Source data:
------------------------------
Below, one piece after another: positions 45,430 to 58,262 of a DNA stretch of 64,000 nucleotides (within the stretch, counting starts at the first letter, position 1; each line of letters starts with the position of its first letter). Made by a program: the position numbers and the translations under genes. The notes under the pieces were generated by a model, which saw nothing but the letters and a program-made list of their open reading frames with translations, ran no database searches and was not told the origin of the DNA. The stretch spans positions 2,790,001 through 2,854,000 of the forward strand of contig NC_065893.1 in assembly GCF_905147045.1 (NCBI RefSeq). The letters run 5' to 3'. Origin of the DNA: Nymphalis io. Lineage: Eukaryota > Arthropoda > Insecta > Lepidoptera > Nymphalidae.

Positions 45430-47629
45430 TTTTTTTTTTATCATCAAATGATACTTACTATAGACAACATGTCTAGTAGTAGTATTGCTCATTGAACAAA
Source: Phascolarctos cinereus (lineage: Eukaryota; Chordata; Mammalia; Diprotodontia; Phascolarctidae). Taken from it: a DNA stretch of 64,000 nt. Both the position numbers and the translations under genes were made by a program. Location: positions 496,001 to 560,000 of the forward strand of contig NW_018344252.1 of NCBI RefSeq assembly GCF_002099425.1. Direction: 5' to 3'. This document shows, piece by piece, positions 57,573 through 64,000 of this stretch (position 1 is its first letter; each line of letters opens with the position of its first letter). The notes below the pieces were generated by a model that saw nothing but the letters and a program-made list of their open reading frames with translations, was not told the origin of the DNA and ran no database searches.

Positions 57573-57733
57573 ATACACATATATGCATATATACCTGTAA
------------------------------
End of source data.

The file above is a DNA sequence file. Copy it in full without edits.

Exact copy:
Below, one piece after another: positions 45,430 to 58,262 of a DNA stretch of 64,000 nucleotides (within the stretch, counting starts at the first letter, position 1; each line of letters starts with the position of its first letter). Made by a program: the position numbers and the translations under genes. The notes under the pieces were generated by a model, which saw nothing but the letters and a program-made list of their open reading frames with translations, ran no database searches and was not told the origin of the DNA. The stretch spans positions 2,790,001 through 2,854,000 of the forward strand of contig NC_065893.1 in assembly GCF_905147045.1 (NCBI RefSeq). The letters run 5' to 3'. Origin of the DNA: Nymphalis io. Lineage: Eukaryota > Arthropoda > Insecta > Lepidoptera > Nymphalidae.

Positions 45430-47629
45430 TTTTTTTTTTATCATCAAATGATACTTACTATAGACAACATGTCTAGTAGTAGTATTGCTCATTGAACAAA
Source: Phascolarctos cinereus (lineage: Eukaryota; Chordata; Mammalia; Diprotodontia; Phascolarctidae). Taken from it: a DNA stretch of 64,000 nt. Both the position numbers and the translations under genes were made by a program. Location: positions 496,001 to 560,000 of the forward strand of contig NW_018344252.1 of NCBI RefSeq assembly GCF_002099425.1. Direction: 5' to 3'. This document shows, piece by piece, positions 57,573 through 64,000 of this stretch (position 1 is its first letter; each line of letters opens with the position of its first letter). The notes below the pieces were generated by a model that saw nothing but the letters and a program-made list of their open reading frames with translations, was not told the origin of the DNA and ran no database searches.

Positions 57573-57733
57573 ATACACATATATGCATATATACCTGTAA